Nation of Islam Research Group

"The ink of a scholar's pen is holier than the blood of the martyr." —Hadith


Blacks in Connecticut History

Even before the slaughter of the Pequod, the Wampanoag and the Mohegan, the African was already in use in Connecticut.  An African boy from Dutch Guiana entered Hartford as a slave in 1639 beginning 200 years of Black bondage in what would become the “Constitution State.”  By 1774 more than 7,000 Black people were enslaved in this “free” northern colony.

Ezra Stiles, founder of Yale, traded a barrel of rum for a Black man.  Daniel Brainard had “negro wench and a 14 year old negro boy.”  The slave ships Pride, Pompey, Darby, Prudence, Lively and Heron were all built in Connecticut.  The good white Yankees gave their Black slaves names like “Negro Ben,” “Prince Negro,” “Jupiter Negro,” “Solomon Scipio.”  A Mr. Easton of Middletown was one of the largest slave traders of his time; Godfrey Malbourne had 50 or 60 Blacks on his plantation.

Connecticut Journal; 10-30-1772; New HavenRalphIsaacs
Connecticut Journal, October 30, 1772; Ralph Isaacs of New Haven seeks to purchase human beings.


Connecticut Journal; Date- 09-16-1802
Connecticut Journal; September 16, 1802.

With more Black slaves per capita than any other New England colony, Connecticut Whites sought to manage their growing numbers.  Thirty lashes for striking a White man; No Blacks may own land in the state – “ever;” No Blacks shall learn to read or write; No Blacks shall own or carry weapons; Violators met with stiff penalties.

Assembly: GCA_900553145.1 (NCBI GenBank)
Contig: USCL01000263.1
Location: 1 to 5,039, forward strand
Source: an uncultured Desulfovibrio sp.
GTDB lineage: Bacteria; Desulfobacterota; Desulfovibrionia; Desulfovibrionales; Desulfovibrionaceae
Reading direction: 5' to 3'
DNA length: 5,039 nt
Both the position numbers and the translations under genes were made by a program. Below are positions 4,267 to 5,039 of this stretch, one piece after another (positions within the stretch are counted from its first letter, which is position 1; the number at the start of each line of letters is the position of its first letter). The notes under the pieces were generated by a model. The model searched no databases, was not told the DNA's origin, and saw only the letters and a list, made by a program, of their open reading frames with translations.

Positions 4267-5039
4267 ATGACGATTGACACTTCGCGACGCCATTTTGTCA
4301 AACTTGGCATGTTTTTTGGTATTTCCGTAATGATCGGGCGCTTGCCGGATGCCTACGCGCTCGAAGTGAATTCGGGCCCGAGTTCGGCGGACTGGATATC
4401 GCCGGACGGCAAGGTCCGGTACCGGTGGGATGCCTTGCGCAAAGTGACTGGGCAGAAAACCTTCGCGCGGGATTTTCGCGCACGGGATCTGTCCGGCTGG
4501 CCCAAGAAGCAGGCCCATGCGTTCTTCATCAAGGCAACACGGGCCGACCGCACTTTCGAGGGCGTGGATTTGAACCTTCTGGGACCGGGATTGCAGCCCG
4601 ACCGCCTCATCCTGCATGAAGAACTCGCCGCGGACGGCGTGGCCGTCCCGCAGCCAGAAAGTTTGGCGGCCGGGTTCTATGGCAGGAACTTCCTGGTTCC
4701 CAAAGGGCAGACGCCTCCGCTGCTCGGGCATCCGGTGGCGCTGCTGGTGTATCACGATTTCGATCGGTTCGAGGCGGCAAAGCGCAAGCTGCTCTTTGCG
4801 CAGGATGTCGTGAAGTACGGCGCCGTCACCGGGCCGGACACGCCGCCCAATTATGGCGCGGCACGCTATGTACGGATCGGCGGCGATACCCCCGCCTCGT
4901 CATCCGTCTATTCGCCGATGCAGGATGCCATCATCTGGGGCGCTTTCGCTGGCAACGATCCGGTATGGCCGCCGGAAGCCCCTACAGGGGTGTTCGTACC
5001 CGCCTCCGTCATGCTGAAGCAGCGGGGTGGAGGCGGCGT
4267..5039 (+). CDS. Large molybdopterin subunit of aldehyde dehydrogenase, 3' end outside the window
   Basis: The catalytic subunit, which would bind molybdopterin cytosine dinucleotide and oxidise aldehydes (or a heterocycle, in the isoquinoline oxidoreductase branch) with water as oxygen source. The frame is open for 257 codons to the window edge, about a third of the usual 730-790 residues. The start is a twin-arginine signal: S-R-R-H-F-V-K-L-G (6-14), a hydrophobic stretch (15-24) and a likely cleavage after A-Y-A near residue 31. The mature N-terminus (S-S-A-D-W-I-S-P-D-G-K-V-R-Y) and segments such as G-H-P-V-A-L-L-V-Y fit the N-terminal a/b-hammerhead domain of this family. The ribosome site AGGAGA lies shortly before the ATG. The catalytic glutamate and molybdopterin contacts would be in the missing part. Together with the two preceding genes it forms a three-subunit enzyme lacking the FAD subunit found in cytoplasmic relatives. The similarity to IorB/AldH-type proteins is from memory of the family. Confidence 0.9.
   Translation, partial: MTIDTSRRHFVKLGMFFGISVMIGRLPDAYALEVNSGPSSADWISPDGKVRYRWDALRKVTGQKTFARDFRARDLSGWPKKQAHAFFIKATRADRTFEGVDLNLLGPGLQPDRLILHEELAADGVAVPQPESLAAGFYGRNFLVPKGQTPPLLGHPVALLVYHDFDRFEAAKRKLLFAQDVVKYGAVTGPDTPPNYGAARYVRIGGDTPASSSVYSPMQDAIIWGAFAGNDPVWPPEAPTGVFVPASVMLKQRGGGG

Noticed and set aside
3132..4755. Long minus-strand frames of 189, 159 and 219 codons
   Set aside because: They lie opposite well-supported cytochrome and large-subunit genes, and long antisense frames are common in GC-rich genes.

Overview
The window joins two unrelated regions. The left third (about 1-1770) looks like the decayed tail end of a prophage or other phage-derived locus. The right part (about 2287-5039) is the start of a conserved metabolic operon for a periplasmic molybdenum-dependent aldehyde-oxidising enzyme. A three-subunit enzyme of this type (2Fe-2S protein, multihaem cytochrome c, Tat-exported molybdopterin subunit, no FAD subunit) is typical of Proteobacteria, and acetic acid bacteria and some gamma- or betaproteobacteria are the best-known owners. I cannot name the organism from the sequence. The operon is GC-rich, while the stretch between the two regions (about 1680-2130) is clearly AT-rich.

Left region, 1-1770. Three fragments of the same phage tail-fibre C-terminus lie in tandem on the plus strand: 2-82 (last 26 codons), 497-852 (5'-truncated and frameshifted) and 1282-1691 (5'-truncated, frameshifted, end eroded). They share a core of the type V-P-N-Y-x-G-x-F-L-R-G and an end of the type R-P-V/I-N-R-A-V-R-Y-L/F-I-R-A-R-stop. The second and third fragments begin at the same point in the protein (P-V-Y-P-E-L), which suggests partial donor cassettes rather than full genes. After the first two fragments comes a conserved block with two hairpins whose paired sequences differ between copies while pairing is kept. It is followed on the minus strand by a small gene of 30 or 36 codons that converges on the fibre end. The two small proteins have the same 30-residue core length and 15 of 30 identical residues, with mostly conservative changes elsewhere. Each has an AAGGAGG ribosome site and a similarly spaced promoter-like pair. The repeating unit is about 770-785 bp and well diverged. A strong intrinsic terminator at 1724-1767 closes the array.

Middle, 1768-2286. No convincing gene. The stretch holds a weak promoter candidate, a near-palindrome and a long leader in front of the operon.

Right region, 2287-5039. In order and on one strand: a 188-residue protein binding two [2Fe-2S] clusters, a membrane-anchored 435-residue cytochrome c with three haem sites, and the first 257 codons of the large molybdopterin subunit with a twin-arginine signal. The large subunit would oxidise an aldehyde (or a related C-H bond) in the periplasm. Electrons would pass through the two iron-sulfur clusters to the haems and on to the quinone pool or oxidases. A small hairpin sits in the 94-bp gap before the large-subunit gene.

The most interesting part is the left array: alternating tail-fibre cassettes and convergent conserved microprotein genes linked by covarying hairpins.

Connecticut newspapers ran slave advertisements: “To be sold, a strong healthy negro man, 29 years of age, brought up in the farming business.  Also an able bodied wench, 16 years old with sucking child, can do all sorts of housework [New London Gazette, Oct., 1766].”  Another sought runaways: “$10 Reward For Mulatto Slave.  A slender built fellow, has thick lips, a curled mulatto head of hair uncut, and goes stooping forward [Connecticut Gazette, 1774].”

Some Connecticut Blacks fought in the Revolution with the expectation of obtaining their freedom.  They were sadly deceived.  Though their many heroic acts produced independence for the White man the condition of Black men and women was not improved.  In 1784, an official convulsion of compassion outlawed slavery – after 25 years of service!

When efforts were made to establish educational opportunities for the state’s Blacks they met with violent opposition.  An 1831 attempt in New Haven to found a Black vocational college was denounced and eventually crushed by the city council.  Later, when a Quaker endeavored to establish a primary school for “young ladies and little misses of color,” it actually caused a riot.  “We should not want a nigger on our common,” they cried as they passed a law against the “instruction of colored persons.”  After boycotts, threats, rocks, and the jailing of the headmistress, the white man came with axes, iron bars and destroyed the building.

Currently, Blacks are simply tolerated in Connecticut, still overwhelmingly providing the manual labor housed in despicable ghettos in the major cities.  The merchant and wealthy classes remain as white as a South African resort beach.  Providing none of the food, shelter, clothing and education they eagerly consume, Blacks in Connecticut are likely to satisfy their historical place among the colonist/conquerors.  But maybe that is good – they could have been Indians.